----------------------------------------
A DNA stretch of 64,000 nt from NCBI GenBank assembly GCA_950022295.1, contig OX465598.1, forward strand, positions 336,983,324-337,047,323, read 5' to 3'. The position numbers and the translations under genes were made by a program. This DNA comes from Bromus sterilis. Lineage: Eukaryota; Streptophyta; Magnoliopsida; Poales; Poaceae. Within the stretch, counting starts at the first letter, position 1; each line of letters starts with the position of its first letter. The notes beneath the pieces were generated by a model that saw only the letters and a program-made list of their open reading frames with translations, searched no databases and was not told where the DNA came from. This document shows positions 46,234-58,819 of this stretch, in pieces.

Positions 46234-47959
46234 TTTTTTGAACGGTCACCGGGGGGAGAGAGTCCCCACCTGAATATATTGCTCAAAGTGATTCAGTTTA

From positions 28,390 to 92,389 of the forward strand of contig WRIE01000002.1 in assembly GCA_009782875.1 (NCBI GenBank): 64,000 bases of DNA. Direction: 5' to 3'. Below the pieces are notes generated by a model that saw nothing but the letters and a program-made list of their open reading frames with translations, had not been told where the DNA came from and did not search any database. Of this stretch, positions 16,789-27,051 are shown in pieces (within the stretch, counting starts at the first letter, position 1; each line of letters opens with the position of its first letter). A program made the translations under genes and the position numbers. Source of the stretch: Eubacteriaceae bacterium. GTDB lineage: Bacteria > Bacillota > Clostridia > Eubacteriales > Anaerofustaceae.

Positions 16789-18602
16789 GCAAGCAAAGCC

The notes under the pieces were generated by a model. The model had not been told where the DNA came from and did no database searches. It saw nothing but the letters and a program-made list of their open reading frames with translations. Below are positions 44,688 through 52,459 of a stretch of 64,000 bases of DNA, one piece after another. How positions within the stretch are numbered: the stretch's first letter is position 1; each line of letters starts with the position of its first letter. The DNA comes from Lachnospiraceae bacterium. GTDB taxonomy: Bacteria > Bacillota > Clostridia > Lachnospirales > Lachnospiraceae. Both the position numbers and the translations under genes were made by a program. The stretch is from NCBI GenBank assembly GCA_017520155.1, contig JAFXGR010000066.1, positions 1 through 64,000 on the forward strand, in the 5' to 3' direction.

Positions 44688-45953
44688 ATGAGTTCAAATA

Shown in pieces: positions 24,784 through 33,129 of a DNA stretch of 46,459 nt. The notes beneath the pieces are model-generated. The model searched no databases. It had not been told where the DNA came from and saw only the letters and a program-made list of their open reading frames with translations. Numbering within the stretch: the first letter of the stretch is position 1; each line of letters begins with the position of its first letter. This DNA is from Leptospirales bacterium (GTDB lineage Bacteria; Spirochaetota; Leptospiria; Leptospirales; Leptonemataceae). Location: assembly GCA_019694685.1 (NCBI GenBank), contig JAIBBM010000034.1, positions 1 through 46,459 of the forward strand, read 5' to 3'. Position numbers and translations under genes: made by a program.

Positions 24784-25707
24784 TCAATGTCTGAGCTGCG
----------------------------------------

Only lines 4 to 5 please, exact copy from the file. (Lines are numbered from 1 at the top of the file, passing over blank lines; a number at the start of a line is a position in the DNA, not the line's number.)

From positions 28,390 to 92,389 of the forward strand of contig WRIE01000002.1 in assembly GCA_009782875.1 (NCBI GenBank): 64,000 bases of DNA. Direction: 5' to 3'. Below the pieces are notes generated by a model that saw nothing but the letters and a program-made list of their open reading frames with translations, had not been told where the DNA came from and did not search any database. Of this stretch, positions 16,789-27,051 are shown in pieces (within the stretch, counting starts at the first letter, position 1; each line of letters opens with the position of its first letter). A program made the translations under genes and the position numbers. Source of the stretch: Eubacteriaceae bacterium. GTDB lineage: Bacteria > Bacillota > Clostridia > Eubacteriales > Anaerofustaceae.

Positions 16789-18602